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Why Does Pain Make You Nauseous

by Clara Wynn
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Why Does Pain Make You Nauseous

Why Does Pain Make You Nauseous

Why Does Pain Make You Nauseous? When I was about two years old my mother took me with her to the local department store. My father worked for Sears as an appliance salesman so we were there quite often. On this particular trip, my mom had decided that she wanted to buy us matching Christmas dresses. I remember being very excited because I always got new clothes at Christmas. She chose one bright red dress for herself and another almost identical pink dress for me.  

I have no idea why they made them look exactly alike but they did! We put up our tree and then went around looking at all the decorations. I don’t think I could’ve been more than 2 or 3 years old but I already knew how good Santa really felt when he came down through the chimney.  We walked over to the toy section and

I immediately became fascinated by a big box-shaped object covered with shiny black paint. It looked kind of like a shoe box only bigger. The lid lifted up and revealed a little plastic figure inside. I reached out and touched it and instantly felt something wet come out of its mouth. It was slimy and sticky and smelled funny. I also noticed that it was moving around. I pulled my hand away quickly and watched the tiny thing crawl across the floor toward me. Fortunately, I didn’t touch it. When it got close enough, I backed into my mother and clung onto her leg. She picked me up, hurriedly told everyone at the checkout counter what happened and took me outside where she explained everything to me.

I asked her if it hurt and she said “no.” Later that night, when I couldn’t sleep, I kept seeing those horrible crawling images. I must not have gotten any real explanation because I can still see them now.  The next day I saw my doctor who gave me some pills that helped a lot. Apparently I’d eaten something that had caused poison ivy and a rash developed under my skin.  My mom says that my dad, who was usually pretty calm and collected, suddenly began yelling at her, accusing her of poisoning me. He called her every name in the book, including lying and evil and devilish and crazy. Needless to say, the family split up after that incident.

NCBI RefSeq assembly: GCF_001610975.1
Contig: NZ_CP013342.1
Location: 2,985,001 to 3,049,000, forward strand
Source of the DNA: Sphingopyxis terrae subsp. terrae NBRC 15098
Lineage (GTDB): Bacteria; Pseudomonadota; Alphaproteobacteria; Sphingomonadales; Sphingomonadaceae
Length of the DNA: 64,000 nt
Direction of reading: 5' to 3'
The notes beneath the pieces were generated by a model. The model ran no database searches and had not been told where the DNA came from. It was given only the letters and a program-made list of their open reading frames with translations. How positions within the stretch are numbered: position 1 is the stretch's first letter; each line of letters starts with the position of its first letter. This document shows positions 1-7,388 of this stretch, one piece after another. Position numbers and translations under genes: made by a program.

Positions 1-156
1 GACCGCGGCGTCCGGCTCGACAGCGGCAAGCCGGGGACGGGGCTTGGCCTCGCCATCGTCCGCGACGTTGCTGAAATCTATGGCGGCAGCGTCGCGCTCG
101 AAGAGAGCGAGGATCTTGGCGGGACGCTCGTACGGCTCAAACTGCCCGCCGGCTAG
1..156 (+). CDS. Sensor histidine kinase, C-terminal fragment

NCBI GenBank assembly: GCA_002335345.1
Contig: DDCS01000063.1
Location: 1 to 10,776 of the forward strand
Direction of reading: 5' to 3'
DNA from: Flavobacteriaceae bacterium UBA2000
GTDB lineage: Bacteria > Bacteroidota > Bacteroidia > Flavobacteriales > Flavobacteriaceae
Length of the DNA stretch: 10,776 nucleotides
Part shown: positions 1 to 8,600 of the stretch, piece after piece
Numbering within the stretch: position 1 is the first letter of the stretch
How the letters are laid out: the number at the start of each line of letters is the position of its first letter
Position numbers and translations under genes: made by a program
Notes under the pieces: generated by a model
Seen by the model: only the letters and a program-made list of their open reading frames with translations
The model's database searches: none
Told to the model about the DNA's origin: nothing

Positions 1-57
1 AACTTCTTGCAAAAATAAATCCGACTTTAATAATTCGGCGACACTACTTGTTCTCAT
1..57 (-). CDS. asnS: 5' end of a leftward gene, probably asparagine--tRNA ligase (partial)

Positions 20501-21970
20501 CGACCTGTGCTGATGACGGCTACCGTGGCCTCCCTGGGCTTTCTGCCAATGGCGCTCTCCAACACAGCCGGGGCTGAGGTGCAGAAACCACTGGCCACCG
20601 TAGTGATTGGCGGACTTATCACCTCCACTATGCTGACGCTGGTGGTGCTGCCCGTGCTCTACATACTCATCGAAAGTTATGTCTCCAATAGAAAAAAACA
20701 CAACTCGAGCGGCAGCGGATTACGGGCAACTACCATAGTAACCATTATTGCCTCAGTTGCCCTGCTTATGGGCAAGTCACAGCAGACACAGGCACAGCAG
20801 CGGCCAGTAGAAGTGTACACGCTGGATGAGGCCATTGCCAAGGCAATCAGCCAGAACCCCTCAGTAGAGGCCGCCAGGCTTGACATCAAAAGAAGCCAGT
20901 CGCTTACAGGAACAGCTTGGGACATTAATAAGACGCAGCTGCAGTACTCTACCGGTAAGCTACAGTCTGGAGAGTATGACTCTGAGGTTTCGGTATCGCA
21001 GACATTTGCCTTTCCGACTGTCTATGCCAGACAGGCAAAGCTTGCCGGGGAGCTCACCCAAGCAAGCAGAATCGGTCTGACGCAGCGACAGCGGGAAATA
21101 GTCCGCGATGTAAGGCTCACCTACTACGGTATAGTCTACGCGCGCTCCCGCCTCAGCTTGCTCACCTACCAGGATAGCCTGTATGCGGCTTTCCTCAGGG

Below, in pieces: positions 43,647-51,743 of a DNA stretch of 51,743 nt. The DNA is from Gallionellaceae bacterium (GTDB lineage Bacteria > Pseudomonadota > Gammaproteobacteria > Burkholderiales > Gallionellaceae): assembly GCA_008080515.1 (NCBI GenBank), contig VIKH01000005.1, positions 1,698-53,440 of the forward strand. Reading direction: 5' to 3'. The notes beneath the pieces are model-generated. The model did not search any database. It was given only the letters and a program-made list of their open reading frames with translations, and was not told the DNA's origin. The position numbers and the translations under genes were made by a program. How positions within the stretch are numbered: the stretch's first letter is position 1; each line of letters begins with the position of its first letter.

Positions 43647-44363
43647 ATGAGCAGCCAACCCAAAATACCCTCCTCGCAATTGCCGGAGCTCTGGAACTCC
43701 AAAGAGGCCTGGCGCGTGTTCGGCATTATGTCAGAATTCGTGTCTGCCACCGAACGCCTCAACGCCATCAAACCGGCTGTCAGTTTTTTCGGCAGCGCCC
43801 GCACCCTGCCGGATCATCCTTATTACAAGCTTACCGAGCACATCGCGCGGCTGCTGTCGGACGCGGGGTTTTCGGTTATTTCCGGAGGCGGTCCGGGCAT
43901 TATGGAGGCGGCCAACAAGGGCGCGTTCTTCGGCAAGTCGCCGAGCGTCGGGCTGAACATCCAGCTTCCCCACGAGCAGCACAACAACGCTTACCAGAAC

A few months ago, during the middle of winter, I was driving along a country road near my house, headed home from work. There was ice on the roads and snow covering most of the trees. As I drove past a group of homes, I heard someone yell, “Get off of my property!” I looked to my left and saw a man standing in his driveway holding a shotgun. At first, I thought he might be having problems with his plumbing (we had a bad leak) but as I approached him I realized he wasn’t talking to anybody. His face was flushed and he looked extremely angry. “What do you want?” I yelled back at him. “Are you deaf? Get off my property right now!” He pointed the gun directly at me. “No,” he replied.

“You’re trespassing.” Suddenly I remembered the terrible experience I had when I was 2 years old. I started shaking and sweating profusely. I could feel my heart beating harder and faster in my chest. I tried to pull over to the side of the road but he wouldn’t let me go. Finally, I managed to get my car turned around halfway on the gravel shoulder before I stopped. I opened my door and stepped out. “Do you know what you’re doing?” I demanded. “Yes,” he shouted back. “Then leave.” He raised the gun again. This time I grabbed the barrel and twisted it hard. He dropped the weapon and punched me in the stomach. Without thinking,

I swung my arm upward and hit him below the belt. He doubled over and fell to his knees. Before he could recover, I kicked him in the head twice. Then I ran back to my car and sped away.  As I continued on my way home, I kept wondering how a grown man would act in such a desperate situation. Why didn’t he try to shoot me? Couldn’t he tell that I was afraid? Wasn’t he aware that he was frightening a small woman half his age? Did he believe that I posed a threat to his safety? How long had he lived alone in that house, never interacting with anyone? Had his life become unbearable? If he had answered these questions honestly, maybe I wouldn’t have reacted the way I did.  

In the days following the incident, I found myself watching people closely, especially elderly men and women. I noticed that many of them carried guns or knives. Some of them seemed agitated. Others appeared frightened and confused. A few times I even caught myself staring at strangers and imagining them as violent attackers. But what if I’m wrong and they aren’t dangerous? What if they’re lonely and simply need help? I guess I’ll never know unless I ask them. I hope you never find yourself in a similar situation. If you do, however, please keep in mind that your worst enemy may turn out to be yourself.

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